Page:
Now that we have the importance and common usage of SMB, let us discuss how we can enumerate it and look for any potential vulnerabilities that can be exploited. We will be using various tools for that purpose:
- Nmap SMB Scripts
NMAP SMB Scripts:
Network MAPper abbreviated as “nmap” is a common tool used by security professionals for reconnaissance purposes on network levels and is one of the reasons that Nmap was included as part of The Top 10 Best Penetration Testing Tools By Actual Pentesters. Nmap natively comes with its scripting engine, which has tons of open source scripts including those Nmap SMB scripts. Discussing all of scripts is out of scope of this article and we will be only leveraging NSE (Nmap Scripting Engine) to enumerate SMB.
There are 35 Nmap SMB scripts as part of the NSE. We will be going through the most common ones only in this article. While complete list can be seen using below command and can be used on need basis:
cd /usr/share/nmap/scripts; ls | grep smb
It is used to enumerate the Operating System of target system along with other interesting things like:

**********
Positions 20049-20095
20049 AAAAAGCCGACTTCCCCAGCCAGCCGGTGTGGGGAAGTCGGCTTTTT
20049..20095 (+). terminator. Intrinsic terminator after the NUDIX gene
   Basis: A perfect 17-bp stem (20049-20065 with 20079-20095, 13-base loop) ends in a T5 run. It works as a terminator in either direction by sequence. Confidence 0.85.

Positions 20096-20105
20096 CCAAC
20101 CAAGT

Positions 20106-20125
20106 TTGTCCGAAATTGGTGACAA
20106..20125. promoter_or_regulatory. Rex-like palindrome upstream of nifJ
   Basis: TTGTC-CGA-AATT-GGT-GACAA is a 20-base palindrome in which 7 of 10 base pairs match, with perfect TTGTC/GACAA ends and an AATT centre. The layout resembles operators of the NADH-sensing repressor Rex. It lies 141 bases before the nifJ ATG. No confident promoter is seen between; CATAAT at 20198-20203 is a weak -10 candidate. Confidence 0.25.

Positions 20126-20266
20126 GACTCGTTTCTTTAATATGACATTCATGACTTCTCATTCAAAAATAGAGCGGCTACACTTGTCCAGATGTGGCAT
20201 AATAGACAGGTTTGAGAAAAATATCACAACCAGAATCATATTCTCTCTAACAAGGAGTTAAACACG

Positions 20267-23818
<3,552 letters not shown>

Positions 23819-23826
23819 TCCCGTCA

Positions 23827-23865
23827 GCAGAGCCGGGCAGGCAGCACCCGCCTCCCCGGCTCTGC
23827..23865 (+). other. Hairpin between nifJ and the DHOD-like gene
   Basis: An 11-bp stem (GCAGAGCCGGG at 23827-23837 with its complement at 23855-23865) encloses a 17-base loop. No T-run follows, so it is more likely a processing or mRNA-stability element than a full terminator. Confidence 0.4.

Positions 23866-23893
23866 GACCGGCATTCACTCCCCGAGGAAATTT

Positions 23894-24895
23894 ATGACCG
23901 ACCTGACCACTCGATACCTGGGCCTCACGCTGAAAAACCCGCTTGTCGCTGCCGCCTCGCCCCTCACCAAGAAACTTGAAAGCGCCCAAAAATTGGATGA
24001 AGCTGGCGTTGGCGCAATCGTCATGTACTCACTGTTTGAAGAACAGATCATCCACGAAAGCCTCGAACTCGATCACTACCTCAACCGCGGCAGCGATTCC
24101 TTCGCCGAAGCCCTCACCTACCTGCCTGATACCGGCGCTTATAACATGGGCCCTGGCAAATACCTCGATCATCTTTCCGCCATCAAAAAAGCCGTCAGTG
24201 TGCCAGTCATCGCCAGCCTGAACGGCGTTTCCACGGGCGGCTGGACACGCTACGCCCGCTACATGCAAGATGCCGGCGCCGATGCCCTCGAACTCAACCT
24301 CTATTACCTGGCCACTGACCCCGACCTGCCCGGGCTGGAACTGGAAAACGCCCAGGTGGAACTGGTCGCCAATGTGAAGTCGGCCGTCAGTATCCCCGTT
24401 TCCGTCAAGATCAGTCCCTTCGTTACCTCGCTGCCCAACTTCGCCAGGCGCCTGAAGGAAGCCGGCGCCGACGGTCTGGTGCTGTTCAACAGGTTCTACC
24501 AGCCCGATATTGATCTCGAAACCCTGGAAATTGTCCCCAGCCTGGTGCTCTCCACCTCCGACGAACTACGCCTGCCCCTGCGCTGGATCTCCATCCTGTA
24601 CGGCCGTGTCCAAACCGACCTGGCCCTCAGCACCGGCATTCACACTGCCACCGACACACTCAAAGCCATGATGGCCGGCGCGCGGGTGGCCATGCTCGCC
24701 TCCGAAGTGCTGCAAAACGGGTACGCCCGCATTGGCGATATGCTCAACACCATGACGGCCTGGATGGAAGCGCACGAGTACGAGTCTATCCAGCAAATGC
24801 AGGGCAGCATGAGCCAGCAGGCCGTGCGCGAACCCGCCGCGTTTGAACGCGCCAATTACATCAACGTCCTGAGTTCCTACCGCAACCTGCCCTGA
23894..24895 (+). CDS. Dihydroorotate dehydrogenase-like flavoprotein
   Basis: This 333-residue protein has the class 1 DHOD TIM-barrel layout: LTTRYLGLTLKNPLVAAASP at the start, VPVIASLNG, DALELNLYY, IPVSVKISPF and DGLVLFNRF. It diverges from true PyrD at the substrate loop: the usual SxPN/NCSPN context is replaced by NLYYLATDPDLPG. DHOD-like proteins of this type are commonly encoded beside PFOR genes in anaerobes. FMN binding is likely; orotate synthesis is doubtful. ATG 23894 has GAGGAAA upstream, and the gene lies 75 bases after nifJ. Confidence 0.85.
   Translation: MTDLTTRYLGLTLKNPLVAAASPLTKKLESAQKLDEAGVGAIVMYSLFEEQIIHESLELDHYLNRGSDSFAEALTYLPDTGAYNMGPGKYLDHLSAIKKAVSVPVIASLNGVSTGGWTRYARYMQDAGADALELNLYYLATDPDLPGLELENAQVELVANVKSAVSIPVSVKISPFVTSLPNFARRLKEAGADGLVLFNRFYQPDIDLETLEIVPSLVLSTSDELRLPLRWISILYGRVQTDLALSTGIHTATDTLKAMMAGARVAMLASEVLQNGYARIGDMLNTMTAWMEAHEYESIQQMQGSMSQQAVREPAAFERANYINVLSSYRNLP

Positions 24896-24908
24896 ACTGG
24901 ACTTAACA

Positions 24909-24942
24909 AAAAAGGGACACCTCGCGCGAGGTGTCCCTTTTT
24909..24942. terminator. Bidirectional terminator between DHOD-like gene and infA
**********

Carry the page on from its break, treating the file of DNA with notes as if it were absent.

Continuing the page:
- Computer name
- Domain name
- Forest name
- NetBIOS computer name
- NetBIOS domain name
- System time
nmap --script smb-os-discovery.nse -p445 <target>
It will enumerate publically exposed SMB shares, if available. In addition, if nmap is not able to get shares from any host it will bruteforce commonly used share names to check if they are accessible.
nmap --script smb-enum-shares.nse -p445 <target>
As name suggests, it is used enumerate all users on remote Windows system using 2 different techniques.
- SAMR Enumeration
- LSA Bruteforcing
More can be read about the differences here.
nmap –script smb-enum-users.nse -p445 <target>
SMB Blanket Command for Enumeration:
We can run all SMB enumeration scripts in on go by following command.
nmap --script smb-enum-domains.nse,smb-enum-groups.nse,smb-enum-processes.nse,smb-enum-services.nse,smb-enum-sessions.nse,smb-enum-shares.nse,smb-enum-users.nse -p445 <target>
SMB Blanket Command for Vulnerability Detection:
By design, nmap comes with various scripts that can be used to detect various vulnerabilities or CVEs. Specifically for SMB, we can use nmap to detect below CVEs:
- ms17-010 (Eternal Blue)
All these vulnerabilities can be detected using single nmap command.